JUN 15, 2020
This large retrospective study evaluated the outcomes of selective laser trabeculoplasty.
This analysis retrospectively evaluated 997 eyes that underwent selective laser trabeculoplasty (SLT) between January 2012 and June 2018. Success was defined as an IOP decrease of 20% or more at follow-ups in months 3, 6 and 12. Rate of success along with risk factors for success and failure were evaluated.
A total of 997 eyes of 677 patients were included in the study. The rate of success was 22.8%. Of those not achieving success, more than 90% failed due to insufficient IOP reduction at all 3 time points. There was no difference in the number of IOP lowering medications in eyes with successful SLT versus failed SLT at baseline and at 12 months.
Greater angle pigmentation and mean baseline IOP were significant predictors of success. Age, gender, SLT settings or type of glaucoma were not predictive of success. Of note, only 20 patients had a baseline IOP greater than 24 mm Hg, of which only 6 patients (30%) achieved success.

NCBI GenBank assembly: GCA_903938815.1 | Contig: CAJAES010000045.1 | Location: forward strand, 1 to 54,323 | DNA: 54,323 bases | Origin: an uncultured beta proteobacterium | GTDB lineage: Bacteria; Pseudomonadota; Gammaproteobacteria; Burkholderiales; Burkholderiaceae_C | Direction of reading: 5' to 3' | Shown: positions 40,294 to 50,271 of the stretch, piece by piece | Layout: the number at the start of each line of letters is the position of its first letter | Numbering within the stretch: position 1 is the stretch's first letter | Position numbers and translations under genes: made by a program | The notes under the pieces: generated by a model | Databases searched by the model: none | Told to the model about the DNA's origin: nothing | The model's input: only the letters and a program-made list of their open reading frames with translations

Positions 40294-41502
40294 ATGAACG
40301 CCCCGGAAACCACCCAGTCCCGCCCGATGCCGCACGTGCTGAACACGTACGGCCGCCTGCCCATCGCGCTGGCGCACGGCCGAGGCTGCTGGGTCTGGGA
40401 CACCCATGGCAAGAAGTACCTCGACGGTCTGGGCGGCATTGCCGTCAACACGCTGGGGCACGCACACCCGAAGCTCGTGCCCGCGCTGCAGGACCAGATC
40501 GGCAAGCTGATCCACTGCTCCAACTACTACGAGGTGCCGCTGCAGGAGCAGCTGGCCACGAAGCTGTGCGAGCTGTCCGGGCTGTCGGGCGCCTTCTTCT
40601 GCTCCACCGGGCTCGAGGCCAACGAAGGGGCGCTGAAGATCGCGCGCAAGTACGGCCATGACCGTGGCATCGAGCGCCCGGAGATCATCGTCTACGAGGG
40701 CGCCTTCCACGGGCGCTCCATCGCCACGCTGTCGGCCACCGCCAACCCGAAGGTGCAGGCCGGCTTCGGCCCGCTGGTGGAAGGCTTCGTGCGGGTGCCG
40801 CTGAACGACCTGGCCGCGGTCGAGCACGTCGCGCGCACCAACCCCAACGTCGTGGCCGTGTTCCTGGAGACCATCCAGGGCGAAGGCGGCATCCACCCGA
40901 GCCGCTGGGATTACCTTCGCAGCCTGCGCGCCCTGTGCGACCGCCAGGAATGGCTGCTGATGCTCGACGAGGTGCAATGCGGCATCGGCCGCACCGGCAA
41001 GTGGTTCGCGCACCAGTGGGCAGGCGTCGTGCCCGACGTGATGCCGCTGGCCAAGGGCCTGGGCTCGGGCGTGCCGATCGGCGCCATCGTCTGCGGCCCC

As this was a retrospective study, only a single IOP measurement was available at each time point, potentially leading to regression toward the mean. It was also limited by its retrospective nature as it lacked standardization for performing SLT and follow-up visits. Baseline IOP was lower in this study compared with other similar studies, such as the laser in glaucoma and ocular hypertension (LiGHT) trial study. The authors argue that the higher baseline IOP seen in other studies would have made it easier to achieve a 20% decrease and therefore explain the lower success rate for SLT in this study in comparison.
This study might make clinicians more likely to utilize SLT when preprocedural IOP is elevated, but less likely to use SLT if the baseline IOP is less than 20 mm Hg. One might also prefer SLT with greater trabecular meshwork pigmentation.